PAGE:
On April 30, 2011 an abrupt hydrographic “front” crossed the VENUS Central Strait of Georgia site. The temperature (red) dropped 0.6 degree and the Oxygen concentration (magenta) nearly doubled. The 0.6 C temperature drop occurred between two samples taken one minute apart! This cold front was accompanied by a sharp increase in the dissolved Oxygen concentration, rising from 2.8 ml/l to 4.4 ml/l. There was, rather surprisingly, little salinity (green) change associated with the arrival of this water mass, although the salinity had started dropping slightly on May 29. A density increase (blue line) at the front is attributed entirely to the colder temperatures.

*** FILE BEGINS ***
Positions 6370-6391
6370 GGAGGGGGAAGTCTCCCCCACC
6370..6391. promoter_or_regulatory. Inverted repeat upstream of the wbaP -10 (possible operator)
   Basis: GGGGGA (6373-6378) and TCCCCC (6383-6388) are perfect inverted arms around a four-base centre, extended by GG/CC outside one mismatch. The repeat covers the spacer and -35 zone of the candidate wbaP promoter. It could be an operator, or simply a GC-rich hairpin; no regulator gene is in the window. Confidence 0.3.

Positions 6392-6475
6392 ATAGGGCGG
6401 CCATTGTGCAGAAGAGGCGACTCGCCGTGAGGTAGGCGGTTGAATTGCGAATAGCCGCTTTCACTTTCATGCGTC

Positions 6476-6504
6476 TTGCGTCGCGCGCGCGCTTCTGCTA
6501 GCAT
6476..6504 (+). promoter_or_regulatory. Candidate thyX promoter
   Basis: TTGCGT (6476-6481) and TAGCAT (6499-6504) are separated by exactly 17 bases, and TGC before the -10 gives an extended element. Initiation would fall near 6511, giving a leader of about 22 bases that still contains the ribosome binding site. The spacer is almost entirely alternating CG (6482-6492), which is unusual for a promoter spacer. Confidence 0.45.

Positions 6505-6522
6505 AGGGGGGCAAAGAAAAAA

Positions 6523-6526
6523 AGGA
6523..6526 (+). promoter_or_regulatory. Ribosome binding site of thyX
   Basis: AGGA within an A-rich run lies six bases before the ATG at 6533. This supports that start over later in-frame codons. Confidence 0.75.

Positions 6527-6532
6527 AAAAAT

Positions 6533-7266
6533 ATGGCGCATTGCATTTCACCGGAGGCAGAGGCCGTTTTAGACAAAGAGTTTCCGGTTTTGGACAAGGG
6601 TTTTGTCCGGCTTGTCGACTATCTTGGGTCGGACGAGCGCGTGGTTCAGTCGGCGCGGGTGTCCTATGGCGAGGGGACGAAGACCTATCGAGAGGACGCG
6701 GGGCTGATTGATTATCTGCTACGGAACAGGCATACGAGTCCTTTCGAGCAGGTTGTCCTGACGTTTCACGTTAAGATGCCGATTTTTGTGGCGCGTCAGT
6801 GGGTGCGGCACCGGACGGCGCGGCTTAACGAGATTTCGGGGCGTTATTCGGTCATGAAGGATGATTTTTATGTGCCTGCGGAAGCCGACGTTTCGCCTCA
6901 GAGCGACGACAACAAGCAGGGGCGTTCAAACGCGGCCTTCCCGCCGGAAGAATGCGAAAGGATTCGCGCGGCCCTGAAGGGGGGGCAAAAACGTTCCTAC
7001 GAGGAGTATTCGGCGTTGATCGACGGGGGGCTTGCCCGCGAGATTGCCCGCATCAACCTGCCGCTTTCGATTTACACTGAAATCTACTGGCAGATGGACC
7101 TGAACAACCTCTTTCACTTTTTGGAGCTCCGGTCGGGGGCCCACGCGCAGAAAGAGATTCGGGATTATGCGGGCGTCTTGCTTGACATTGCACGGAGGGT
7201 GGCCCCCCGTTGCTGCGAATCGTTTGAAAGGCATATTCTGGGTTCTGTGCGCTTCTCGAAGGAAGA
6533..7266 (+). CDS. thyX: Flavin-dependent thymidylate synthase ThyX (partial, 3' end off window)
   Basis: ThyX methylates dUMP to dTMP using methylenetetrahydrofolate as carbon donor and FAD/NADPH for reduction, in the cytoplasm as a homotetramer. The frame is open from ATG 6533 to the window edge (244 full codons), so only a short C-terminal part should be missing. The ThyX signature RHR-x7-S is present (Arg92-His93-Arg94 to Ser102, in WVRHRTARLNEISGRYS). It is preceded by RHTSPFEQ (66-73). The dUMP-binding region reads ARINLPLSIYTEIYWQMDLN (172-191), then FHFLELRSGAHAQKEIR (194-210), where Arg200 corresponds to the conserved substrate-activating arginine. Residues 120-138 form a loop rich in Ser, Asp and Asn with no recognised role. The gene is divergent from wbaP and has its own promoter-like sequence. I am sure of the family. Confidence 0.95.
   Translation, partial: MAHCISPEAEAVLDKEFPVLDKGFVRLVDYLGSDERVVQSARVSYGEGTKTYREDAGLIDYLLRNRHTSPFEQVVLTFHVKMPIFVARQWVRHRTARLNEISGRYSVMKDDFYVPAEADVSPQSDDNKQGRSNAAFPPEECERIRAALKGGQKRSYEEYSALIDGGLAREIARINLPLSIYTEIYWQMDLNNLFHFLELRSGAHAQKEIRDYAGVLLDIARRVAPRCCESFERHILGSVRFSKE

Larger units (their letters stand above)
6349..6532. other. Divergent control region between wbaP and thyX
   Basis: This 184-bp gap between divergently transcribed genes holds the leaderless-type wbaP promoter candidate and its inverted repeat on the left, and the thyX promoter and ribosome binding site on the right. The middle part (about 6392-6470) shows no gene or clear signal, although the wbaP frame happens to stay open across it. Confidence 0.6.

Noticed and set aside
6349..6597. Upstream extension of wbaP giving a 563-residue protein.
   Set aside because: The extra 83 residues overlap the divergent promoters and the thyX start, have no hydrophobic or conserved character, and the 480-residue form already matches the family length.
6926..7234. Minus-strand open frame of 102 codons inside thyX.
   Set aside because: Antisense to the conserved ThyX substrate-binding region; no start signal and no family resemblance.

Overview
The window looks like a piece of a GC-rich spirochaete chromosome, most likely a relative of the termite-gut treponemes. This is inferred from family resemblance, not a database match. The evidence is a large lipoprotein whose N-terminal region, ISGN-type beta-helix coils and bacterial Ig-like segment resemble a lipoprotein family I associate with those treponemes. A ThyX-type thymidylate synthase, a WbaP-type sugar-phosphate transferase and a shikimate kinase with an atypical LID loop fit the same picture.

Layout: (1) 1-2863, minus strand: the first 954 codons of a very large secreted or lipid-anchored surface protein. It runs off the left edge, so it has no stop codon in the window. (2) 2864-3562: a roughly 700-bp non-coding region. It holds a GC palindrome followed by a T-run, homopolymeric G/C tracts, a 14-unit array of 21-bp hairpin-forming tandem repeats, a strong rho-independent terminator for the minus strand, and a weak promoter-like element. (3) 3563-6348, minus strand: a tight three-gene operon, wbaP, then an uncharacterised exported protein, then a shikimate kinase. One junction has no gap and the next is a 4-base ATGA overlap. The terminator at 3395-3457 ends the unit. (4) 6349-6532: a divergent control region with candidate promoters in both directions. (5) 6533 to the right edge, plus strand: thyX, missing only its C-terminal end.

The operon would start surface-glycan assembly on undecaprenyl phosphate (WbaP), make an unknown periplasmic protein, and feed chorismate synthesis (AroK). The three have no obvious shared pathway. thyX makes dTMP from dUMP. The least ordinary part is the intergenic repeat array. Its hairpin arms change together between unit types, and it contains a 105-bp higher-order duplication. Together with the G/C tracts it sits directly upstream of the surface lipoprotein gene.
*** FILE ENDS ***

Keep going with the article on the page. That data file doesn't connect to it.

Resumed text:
Over the next few days, (May 1-3), there were short excursions into the original warmer/low Oxygen water at the end of the large flood, suggesting that the cold front had approached from the north. By May 5, well into the spring tidal cycle (black), all water properties had returned to near pre-front conditions. In a paper by Diane Masson (Estuarine, Coastal and Shelf Science , vol 54, pp 115-126) she identifies 2 periods when deep water renewals may occur; one in the late summer associated with the incursion of salty dense water, the other in late winter (now!) when cold dense water penetrates the deep regions of the Strait of Georgia.